Gilcrease, who organizes short-term mission trips for sports teams through Score International, got in contact with Powell who presented the spring break mission trip option during a players’ Bible study. Six players and a manager expressed their desire to go, and now they are spreading the grace and mercy of God to the people of Panama.

So while these Rebels may not be lounging on the beach or partying with their friends in the other Panama City, they are gaining a spiritual and cultural experience that will last a lifetime.

Powell smiles with satisfaction at the players’ commitment. They are using their influence and experiences as college student-athletes to bring joy and hope – and even a little football – to a needy people.

Certainly, mission trips benefit the mission workers as much as the residents.

March Madness is underway and it means a hot time in Nashville’s Bridgestone Arena, site of this week’s SEC Men’s Basketball Tournament. Florida is a favorite and the Gators are seeded No. 1. They won’t play until Friday noon, awaiting the winner of today’s LSU-Georgia game.

Ole Miss is seeded third, one rung behind Kentucky and one rung above Alabama. Most importantly, the Rebels received a double-bye to Friday’s quarterfinals. They catch the winner of the Missouri-Texas A&M game at 9 p.m. Friday night. The Aggies eliminated Auburn 71-62 last night.

Coach Andy Kennedy’s Rebels (23-8, 12-6) are on the NCAA Tournament bubble. They should make it to the Big Dance with at least one SEC tourney win. However, stranger things have happened.

For some reason, wealthy Ole Miss alumni think the Rebels should be doing better. These same folks pour most of their financial donations into the Ole Miss Football Foundation.

Let’s face it, the best high school basketball players in the Magnolia State often elect to go out of state in search of NCAA Tournament glory. Others, who are the best of the best, go straight from high school to the NBA.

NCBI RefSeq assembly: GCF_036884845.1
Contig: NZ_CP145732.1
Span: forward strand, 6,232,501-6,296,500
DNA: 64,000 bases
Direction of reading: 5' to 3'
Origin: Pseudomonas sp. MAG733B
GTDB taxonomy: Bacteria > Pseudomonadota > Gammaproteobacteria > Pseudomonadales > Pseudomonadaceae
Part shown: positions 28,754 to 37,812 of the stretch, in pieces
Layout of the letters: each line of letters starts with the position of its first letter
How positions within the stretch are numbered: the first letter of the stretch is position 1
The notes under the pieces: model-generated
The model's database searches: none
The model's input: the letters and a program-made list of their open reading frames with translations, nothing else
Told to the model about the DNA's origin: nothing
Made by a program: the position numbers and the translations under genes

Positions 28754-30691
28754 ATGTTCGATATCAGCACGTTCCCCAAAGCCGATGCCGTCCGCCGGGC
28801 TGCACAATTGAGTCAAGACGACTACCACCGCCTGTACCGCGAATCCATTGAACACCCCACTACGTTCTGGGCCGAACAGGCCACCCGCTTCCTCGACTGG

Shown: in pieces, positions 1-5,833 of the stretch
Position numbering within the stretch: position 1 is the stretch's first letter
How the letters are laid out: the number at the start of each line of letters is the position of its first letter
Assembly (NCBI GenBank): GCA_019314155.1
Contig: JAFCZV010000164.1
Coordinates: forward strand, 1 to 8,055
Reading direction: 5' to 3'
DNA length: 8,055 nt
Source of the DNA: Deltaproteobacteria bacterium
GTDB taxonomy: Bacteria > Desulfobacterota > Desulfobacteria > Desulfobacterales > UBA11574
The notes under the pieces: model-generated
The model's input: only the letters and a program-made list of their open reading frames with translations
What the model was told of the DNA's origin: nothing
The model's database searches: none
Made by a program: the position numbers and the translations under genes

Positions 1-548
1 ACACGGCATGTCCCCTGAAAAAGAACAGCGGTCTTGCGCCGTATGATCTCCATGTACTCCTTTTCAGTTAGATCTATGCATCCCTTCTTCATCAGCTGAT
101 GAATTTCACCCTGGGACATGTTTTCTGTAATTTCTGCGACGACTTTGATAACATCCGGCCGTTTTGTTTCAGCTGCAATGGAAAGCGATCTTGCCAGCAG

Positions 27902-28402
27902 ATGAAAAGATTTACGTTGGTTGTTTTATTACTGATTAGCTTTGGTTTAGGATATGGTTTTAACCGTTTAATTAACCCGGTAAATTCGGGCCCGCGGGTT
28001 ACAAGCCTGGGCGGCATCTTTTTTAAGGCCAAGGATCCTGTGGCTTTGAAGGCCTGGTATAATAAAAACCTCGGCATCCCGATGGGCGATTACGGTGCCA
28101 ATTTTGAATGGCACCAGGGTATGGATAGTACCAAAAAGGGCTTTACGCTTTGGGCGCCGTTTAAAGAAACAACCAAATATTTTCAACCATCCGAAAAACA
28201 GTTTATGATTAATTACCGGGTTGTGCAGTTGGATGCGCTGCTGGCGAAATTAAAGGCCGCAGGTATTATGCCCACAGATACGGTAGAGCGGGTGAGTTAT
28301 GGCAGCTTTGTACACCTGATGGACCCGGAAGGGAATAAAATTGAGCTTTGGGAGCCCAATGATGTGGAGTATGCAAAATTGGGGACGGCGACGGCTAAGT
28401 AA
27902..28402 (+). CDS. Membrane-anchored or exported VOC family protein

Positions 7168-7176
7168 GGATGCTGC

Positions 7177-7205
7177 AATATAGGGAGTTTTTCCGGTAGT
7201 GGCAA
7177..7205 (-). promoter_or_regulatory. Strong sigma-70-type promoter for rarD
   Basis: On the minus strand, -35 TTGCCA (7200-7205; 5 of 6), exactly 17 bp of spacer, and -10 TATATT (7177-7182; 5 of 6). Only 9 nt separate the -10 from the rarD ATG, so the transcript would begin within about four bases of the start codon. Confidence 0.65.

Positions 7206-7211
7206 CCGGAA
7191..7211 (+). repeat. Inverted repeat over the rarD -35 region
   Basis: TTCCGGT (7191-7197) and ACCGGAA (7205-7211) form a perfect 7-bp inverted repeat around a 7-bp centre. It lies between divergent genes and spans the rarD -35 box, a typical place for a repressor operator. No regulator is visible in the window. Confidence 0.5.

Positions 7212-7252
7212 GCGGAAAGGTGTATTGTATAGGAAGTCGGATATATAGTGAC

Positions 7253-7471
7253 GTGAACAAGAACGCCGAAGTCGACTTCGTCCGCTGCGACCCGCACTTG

Kennedy and his coaching staff do their best to recruit 5-star athletes to their basketball program but it’s a rare achievement when that happens. The Rebels still are highly competitive in a tough SEC environment.

Meanwhile, at Starkville, many Mississippi State devotees didn’t think Rick Stansbury could coach, despite his high level of success. His final edition posted a 21-12 record. Stansbury elected to step down after 13 years at the helm so he could spend more time with his wife, Meo; and their three young sons: Luke, Issac and Noah.

Enter Rick Ray, a promising coach with great credentials. However, the outlook for Ray’s first season was grim at best. Due to injuries, academic casualties and defections, the Bulldogs were the thinnest of any SEC team. Personally, we thought the Bulldogs would be fortunate to win two SEC games.

Congrats to the Bulldogs (9-21, 4-14). They absorbed the worst-ever losses in Humphrey Coliseum history this season but still managed to finish ahead of Auburn (9-22, 3-15) in the SEC regular-season race.

Ray is optimistic about his program’s future. He also has some strong financial support from the alumni and that can go a long way to turning a program around.

Contact sports editor Tom Goetz by Email: tom.goetz@dailyleader.com